Galle town

Perched on the coast close to the island's southernmost point, the venerable port of GALLE (pronounced "Gaul") has grown from ancient origins intoSri Lanka's fourth largest city. At the heart of modern Galle - but strangely detached from it lies the Old Dutch quarter, known as the Fort. Sri Lanka's best-preserved colonial townscape, it's enclosed within huge walls and bastions which now protect the area from modernization as effectively as they once protected Dutch trading interests from marauding adventurers. Declared a World Heritage Site in 1988, the Fort has an understated, quietly decaying charm, its low-rise streets lined with old churches and Dutch colonial villas, many of which retain their original street-facing verandahs, their white plaster now stripped by sea breezes and weathered to a peeling grey. There's not actually much to see (a few bizarre museums excepted): the main pleasure here is just ambling round the atmospheric old streets and around the walls, enjoying the easy pace of life and refreshing absence of traffic you won't find a quieter town anywhere else in the island.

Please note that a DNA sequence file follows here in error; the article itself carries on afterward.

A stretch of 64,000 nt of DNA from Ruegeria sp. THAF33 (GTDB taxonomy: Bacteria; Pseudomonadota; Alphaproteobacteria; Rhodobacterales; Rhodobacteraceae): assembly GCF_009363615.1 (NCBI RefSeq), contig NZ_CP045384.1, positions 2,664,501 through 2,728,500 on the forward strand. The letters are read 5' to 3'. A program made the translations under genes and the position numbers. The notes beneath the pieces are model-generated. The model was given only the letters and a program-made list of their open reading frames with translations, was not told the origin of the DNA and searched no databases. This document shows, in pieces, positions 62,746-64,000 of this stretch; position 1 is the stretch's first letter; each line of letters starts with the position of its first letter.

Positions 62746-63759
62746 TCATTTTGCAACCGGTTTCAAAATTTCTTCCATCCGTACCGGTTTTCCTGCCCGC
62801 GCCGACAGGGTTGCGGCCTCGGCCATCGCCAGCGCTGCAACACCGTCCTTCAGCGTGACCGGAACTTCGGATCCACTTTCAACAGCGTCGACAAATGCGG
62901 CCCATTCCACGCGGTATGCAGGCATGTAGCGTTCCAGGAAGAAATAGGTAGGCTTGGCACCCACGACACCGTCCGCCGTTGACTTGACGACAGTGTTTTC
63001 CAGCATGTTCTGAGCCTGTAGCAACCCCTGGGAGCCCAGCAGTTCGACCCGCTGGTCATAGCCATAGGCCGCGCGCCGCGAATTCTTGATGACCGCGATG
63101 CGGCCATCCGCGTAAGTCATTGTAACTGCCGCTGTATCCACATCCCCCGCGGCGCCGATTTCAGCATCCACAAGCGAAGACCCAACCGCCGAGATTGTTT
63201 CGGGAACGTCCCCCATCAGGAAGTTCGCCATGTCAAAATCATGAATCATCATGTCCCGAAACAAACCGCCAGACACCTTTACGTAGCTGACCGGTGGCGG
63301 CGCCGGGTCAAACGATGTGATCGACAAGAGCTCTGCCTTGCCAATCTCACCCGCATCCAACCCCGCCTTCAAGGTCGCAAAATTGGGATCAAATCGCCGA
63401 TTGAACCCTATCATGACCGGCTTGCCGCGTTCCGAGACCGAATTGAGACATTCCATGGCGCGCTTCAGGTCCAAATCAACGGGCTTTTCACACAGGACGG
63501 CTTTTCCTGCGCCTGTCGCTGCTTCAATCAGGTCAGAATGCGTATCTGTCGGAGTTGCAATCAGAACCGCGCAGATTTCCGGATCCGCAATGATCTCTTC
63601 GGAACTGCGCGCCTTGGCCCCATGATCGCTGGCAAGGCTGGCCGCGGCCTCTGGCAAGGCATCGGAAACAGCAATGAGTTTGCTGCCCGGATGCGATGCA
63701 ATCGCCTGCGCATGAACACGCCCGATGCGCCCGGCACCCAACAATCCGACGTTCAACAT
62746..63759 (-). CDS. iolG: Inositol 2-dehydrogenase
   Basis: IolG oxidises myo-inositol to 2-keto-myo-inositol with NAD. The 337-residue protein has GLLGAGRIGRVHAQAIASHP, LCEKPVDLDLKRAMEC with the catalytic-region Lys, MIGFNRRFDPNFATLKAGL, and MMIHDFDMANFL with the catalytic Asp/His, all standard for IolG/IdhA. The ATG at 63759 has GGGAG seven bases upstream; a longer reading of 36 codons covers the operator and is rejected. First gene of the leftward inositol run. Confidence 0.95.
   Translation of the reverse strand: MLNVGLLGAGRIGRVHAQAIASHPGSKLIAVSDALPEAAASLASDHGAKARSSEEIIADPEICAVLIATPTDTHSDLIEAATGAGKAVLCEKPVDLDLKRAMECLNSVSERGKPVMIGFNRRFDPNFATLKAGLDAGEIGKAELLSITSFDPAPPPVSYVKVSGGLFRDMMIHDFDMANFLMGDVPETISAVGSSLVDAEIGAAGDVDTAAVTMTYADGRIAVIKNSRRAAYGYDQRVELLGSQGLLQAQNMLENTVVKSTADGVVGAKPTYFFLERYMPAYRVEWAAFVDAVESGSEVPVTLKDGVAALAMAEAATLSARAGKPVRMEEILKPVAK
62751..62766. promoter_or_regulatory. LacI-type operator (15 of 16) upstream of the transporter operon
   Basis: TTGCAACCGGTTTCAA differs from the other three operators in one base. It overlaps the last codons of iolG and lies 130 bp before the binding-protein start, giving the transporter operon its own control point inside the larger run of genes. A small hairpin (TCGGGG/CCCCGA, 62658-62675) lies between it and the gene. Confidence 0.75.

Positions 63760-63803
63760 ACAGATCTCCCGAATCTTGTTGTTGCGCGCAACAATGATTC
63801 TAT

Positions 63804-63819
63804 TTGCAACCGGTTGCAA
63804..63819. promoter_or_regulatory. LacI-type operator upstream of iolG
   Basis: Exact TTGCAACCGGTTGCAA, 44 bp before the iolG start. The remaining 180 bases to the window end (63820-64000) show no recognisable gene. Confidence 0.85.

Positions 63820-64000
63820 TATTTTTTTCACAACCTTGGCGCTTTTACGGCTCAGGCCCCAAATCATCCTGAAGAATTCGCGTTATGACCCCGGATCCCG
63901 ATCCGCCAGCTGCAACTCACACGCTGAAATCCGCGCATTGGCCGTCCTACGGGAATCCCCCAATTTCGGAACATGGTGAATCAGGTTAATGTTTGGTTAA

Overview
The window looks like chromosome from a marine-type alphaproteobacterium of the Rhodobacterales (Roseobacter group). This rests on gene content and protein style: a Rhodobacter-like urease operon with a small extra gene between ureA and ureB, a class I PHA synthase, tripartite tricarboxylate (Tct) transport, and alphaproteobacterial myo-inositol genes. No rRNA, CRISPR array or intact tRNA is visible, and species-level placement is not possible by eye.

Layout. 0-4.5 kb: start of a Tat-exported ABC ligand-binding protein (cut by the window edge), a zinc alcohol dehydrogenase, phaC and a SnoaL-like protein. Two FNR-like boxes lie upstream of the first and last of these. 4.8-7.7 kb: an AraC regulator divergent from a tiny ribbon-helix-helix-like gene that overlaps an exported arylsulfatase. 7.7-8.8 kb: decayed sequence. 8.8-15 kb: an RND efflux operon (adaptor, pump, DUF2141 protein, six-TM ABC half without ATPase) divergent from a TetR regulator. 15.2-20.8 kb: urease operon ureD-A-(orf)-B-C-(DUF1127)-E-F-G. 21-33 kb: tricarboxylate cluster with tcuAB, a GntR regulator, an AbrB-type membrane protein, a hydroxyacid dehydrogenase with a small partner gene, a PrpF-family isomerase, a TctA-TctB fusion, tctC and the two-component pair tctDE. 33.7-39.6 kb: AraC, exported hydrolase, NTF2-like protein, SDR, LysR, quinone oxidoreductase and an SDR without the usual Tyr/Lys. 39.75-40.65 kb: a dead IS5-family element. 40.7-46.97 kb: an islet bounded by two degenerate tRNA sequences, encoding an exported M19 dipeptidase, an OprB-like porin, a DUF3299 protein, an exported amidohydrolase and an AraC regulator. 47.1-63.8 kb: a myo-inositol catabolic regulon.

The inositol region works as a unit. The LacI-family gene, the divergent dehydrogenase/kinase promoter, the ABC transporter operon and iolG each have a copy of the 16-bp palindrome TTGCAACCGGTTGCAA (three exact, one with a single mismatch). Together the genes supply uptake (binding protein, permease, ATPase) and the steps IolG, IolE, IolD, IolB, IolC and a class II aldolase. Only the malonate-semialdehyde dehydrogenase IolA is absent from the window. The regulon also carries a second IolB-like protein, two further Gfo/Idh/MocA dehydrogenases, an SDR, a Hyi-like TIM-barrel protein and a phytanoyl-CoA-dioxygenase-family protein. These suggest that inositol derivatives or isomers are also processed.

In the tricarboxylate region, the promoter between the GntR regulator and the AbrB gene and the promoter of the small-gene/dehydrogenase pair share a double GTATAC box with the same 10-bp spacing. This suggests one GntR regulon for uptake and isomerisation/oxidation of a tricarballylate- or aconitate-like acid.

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Galle Fort

The principal entrance to the Fort is through the Main Gate, one of the newest parts of the fortifications, having been added by the British in 1873 to allow easier vehicular access to the fort.Th e section of ramparts facing the new town is the most heavily fortified, since it protected the Fort's vulnerable land side. The Dutch substantially enlarged the original Portuguese fortifications here, naming the new defences the Sun, Moon and Star bastions.The sheer |scale of the town-facing bastions here is brutally impressive, if not particularly aesthetic- a fitting memorial to Dutch Governor PetrusVuyst (1726-29), who was largely responsible for their construction and whose cruelty and abuse of power was such that he was eventually recalled to Jakarta and executed by the Dutch authorities. The ugly clocktower on top of the bastions was erected by the punctilious British in 1883.

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